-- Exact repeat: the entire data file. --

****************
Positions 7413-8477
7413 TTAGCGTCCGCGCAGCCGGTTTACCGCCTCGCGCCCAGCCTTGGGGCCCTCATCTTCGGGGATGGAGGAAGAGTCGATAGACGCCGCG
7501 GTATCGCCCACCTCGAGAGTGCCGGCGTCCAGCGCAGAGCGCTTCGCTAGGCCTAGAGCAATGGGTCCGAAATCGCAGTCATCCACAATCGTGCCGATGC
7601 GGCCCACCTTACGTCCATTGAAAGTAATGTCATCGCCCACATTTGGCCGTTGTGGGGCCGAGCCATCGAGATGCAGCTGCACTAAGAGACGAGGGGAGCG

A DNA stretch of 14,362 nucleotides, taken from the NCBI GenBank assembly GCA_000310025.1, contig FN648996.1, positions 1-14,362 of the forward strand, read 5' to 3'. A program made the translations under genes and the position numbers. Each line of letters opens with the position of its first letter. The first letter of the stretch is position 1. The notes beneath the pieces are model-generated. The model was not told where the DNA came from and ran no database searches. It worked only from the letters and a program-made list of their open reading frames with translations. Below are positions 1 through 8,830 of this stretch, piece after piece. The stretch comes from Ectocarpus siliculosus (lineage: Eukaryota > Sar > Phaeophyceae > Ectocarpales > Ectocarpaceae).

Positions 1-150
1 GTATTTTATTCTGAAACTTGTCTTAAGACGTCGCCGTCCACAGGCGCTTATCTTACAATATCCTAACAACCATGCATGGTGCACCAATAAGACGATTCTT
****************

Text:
Positions 7413-8477
7413 TTAGCGTCCGCGCAGCCGGTTTACCGCCTCGCGCCCAGCCTTGGGGCCCTCATCTTCGGGGATGGAGGAAGAGTCGATAGACGCCGCG
7501 GTATCGCCCACCTCGAGAGTGCCGGCGTCCAGCGCAGAGCGCTTCGCTAGGCCTAGAGCAATGGGTCCGAAATCGCAGTCATCCACAATCGTGCCGATGC
7601 GGCCCACCTTACGTCCATTGAAAGTAATGTCATCGCCCACATTTGGCCGTTGTGGGGCCGAGCCATCGAGATGCAGCTGCACTAAGAGACGAGGGGAGCG

A DNA stretch of 14,362 nucleotides, taken from the NCBI GenBank assembly GCA_000310025.1, contig FN648996.1, positions 1-14,362 of the forward strand, read 5' to 3'. A program made the translations under genes and the position numbers. Each line of letters opens with the position of its first letter. The first letter of the stretch is position 1. The notes beneath the pieces are model-generated. The model was not told where the DNA came from and ran no database searches. It worked only from the letters and a program-made list of their open reading frames with translations. Below are positions 1 through 8,830 of this stretch, piece after piece. The stretch comes from Ectocarpus siliculosus (lineage: Eukaryota > Sar > Phaeophyceae > Ectocarpales > Ectocarpaceae).

Positions 1-150
1 GTATTTTATTCTGAAACTTGTCTTAAGACGTCGCCGTCCACAGGCGCTTATCTTACAATATCCTAACAACCATGCATGGTGCACCAATAAGACGATTCTT